Causes and Treatment of Heel Pain and Plantar Fasciitis

Causes and Treatment of Heel Pain and Plantar Fasciitis

What Causes Heel Pain and Plantar Fasciitis at Work and How Can We Limit This


Do you have heel pain when you get out of bed in the morning? Do your feet get tired quickly? Does it feel like you’re walking on a pin with each step? If so, you’re not alone.

Heel pain is a common symptom that can turn even the simplest activities into an uncomfortable experience. Whether it’s a sharp, stabbing sensation or a dull ache, heel pain can significantly impact your quality of life.

Fortunately, there are strategies you can use to prevent and relieve heel pain. In today’s blog post, we explore its causes and how to minimize its occurrence. Let’s discover how we can protect our feet and foster a pain-free work environment.

Wearing ill-fitting shoes, such as high heels, is one of the most common causes of chronic heel pain due to their poor arch support.

Understanding Causes of Heel Pain and Plantar Fasciitis

There are many reasons you could be experiencing heel pain. Flat feet, heel spurs, bone spurs, and inflammation of the Achilles tendon are all potential causes; however, plantar fasciitis is by far the most common cause of heel pain. In other words, heel pain and plantar fasciitis go hand in hand.

Plantar fasciitis is the inflammation of the band of tissue (the plantar fascia) that runs from the front to the back of the foot. Overuse injuries and improper foot mechanics, such as excessive pronation most commonly cause it.

Jobs that require long hours of standing contribute to the development of heel pain. For example, healthcare workers (e.g. nurses, doctors), retail workers, and factory workers. It is important to note, however, that while these jobs may increase the risks, anyone can develop plantar fasciitis.

Some common symptoms of plantar fasciitis include:

  • Tight calf muscles
  • Stabbing pain in the heel
  • Pain in the arch of the foot
  • Pain in the heel bone
Construction workers engage in physically demanding tasks that often require standing and walking on hard surfaces.

Risk factors of plantar fasciitis

  • Heightened body weight
  • Flat feet
  • Tight Achilles tendon
  • Wearing shoes with thin soles or poor arch support

Prevention Strategies and Plantar Fasciitis Treatment—what can be done?

Prevent and treat plantar fasciitis with the following tactics:

Warming Up

Before work, warm up your muscles and stretch out your calves. This improves ankle flexibility, reduces pronation, and alleviates strain on the plantar fascia. By elongating the calf muscles, you prepare your body for the day ahead.

Wearing Supportive Shoes

Choosing the right shoes is key to preventing heel pain. Wear shoes that provide shock absorption and have a supportive arch. We recommend shoes that can be securely fastened, either with laces or buckles. These are better at maintaining stability and ensuring the shoe remains snugly fit. Try to avoid flip-flops and flat shoes.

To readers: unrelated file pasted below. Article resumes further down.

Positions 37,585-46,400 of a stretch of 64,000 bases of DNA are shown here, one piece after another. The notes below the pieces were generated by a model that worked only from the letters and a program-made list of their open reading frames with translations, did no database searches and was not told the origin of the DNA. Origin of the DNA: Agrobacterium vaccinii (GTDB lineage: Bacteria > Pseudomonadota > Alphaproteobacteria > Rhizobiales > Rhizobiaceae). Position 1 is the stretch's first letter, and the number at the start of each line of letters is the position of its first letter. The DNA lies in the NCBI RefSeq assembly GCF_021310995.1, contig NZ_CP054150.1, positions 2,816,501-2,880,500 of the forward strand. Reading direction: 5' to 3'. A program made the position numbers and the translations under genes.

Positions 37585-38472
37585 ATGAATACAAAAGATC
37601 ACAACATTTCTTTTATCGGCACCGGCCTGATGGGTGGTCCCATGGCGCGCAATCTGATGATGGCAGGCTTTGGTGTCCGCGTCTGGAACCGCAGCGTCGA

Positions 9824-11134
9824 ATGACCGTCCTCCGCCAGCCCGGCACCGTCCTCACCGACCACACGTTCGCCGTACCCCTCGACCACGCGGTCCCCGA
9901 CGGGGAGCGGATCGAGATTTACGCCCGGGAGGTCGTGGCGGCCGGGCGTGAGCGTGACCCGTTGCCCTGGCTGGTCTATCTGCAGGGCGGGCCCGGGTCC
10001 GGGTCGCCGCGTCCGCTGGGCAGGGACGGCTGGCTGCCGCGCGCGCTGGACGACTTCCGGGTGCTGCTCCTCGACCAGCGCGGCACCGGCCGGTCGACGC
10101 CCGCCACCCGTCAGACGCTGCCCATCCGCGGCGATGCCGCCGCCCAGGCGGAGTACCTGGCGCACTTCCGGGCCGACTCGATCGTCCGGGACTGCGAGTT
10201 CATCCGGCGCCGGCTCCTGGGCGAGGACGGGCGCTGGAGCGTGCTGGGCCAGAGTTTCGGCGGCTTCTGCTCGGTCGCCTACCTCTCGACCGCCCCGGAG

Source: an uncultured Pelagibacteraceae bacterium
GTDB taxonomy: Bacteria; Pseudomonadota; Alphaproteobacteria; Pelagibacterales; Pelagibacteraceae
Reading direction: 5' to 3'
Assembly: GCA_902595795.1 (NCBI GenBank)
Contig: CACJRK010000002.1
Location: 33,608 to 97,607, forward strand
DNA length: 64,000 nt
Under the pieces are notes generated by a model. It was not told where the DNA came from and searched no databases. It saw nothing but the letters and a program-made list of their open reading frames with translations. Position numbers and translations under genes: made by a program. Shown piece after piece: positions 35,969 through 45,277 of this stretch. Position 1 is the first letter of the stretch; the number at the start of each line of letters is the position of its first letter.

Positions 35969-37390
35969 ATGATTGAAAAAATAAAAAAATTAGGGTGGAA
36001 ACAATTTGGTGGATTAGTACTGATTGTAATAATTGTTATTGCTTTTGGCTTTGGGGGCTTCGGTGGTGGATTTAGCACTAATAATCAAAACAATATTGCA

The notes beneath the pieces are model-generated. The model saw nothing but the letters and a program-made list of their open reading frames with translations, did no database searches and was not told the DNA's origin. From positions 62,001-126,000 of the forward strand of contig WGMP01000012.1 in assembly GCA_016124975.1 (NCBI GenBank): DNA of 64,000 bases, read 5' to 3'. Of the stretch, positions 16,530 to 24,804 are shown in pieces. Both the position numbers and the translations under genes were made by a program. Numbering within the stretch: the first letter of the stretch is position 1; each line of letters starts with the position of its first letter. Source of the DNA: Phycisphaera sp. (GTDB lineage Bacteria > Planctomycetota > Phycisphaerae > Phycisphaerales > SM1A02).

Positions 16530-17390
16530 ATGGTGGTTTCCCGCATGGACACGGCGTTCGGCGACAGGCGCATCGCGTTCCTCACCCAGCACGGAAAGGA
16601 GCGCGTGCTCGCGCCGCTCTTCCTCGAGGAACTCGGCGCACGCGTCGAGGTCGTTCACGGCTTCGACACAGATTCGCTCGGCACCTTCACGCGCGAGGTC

Getting Your Shoes Assessed Regularly

It may be worthwhile having a professional, such as a podiatrist, assess your shoes to ensure they are in good condition and not overly worn out. Damaged or worn-out footwear can lack the necessary support and cushioning, exacerbating the risk of foot pain. Running shoes or work boots that are worn routinely typically last a year’s time before they need replacing.

Consider Orthotic Insoles

Along with the right shoes, orthotic shoe inserts are designed to provide arch support and redistribute weight evenly across the foot. By promoting better biomechanics, orthotics keep the feet in a more neutral position, reducing the risk of injury.

Self-Care Measures

Icing the affected foot every night can help decrease inflammation. Apply ice to the area for 15 to 20 minutes several times a day. Giving your feet adequate rest is also crucial. Plantar fasciitis improves when you allow the lower leg muscles and tissues time to heal. Avoid activities that make the pain worse and try to elevate your feet whenever possible.

Work with your podiatrist to come up with a comprehensive treatment plan that includes stretching, footwear, and self-care methods.

Self-care measures may not provide immediate relief for severe or chronic plantar fasciitis. If the pain persists or worsens, it’s advisable to seek medical advice from a healthcare provider who can make a detailed assessment and recommend appropriate treatment options. In cases where conservative methods do not work, there are also steroid injections and other surgical procedures that may be considered. However, these are reserved for severe cases which are quite rare.

If you are currently suffering from heel pain or plantar fasciitis, not to worry! There is hope! Our team at is ready to help. Comment below with any questions or if you would like to learn more!

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